Received Packets Have Been Dropped by NIC : Configuration Guide of Alerts

This is a real life sample alert from indeni, the World leader in Proactive Network Management.

Description:

Some network traffic may be lost or slowed down. Review the list of affected NICs below. Indeni will re-check this alert every 1 minute. If indeni determines the issue has been resolved, it will automatically be flagged as such.

Affected NICs:

eth5 (Bandwidth: 100M/full, MAC Address: 00:1C:7F:31:23:D8)

The eth5 (Bandwidth: 100M/full, MAC Address: 00:1C:7F:31:23:D8) network interface has dropped some of the packets received: 55,033 out of 4,975,627 (1.106%) over the past 1 Second. The RX ring size is set to 256.

Manual Remediation Steps:

Please ensure that all physical network connections are in place, all routers and switches are properly configured and identify any recent changes which may be causing this. If you believe these drops are caused by bursty traffic, you may want to increase the RX and/or TX ring sizes.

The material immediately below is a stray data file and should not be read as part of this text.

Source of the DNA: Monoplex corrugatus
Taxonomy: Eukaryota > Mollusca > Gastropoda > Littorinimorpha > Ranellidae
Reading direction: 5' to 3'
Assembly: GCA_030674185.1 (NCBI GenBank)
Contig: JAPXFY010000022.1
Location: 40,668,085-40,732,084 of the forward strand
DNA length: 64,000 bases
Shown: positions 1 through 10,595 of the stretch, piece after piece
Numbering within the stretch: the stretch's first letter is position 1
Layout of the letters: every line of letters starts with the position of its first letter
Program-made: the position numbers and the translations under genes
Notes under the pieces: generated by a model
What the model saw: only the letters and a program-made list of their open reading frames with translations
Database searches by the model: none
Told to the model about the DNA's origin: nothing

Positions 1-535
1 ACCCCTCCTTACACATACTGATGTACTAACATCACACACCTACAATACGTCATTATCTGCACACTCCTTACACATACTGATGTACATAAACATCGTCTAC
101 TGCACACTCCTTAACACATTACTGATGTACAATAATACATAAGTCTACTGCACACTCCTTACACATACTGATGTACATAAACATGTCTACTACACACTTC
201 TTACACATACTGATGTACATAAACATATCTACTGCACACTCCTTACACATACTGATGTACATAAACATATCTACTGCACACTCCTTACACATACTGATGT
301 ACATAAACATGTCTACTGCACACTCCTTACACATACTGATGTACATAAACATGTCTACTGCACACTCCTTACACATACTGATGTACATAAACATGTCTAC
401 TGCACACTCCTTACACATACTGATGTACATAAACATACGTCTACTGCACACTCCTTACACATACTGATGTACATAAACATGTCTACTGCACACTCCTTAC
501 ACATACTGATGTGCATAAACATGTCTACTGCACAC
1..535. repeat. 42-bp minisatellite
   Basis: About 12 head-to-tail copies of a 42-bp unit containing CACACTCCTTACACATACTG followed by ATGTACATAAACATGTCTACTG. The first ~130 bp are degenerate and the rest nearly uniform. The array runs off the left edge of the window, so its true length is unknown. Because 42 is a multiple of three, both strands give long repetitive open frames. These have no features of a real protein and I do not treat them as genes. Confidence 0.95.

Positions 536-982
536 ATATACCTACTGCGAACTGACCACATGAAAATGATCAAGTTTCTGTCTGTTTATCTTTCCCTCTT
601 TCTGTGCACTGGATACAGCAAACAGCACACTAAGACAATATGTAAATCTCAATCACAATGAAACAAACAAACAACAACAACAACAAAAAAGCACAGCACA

The ring is a circular buffer used to store packets as they enter or exit the device through a NIC (like a queue). The buffer may be full if there is a bottle neck in handling traffic. If the traffic is consistently high, increasing the buffer will not help as the bottleneck will still happen. If the traffic is bursty, increasing the buffer will allow the slow element (such as CPU) more time to handle packets and clear the buffer before the next burst of packets comes through.

For more information see SK42181.

How does this alert work?

indeni monitors the critical stats of all network interfaces and ports constantly. When issues are found, such as drops, indeni attempts to determine the source. As part of this process, indeni will cross check known best practices depending on device type. In this case, the device is running Check Point Secure Platform, therefore the information displayed is relevant to that product.

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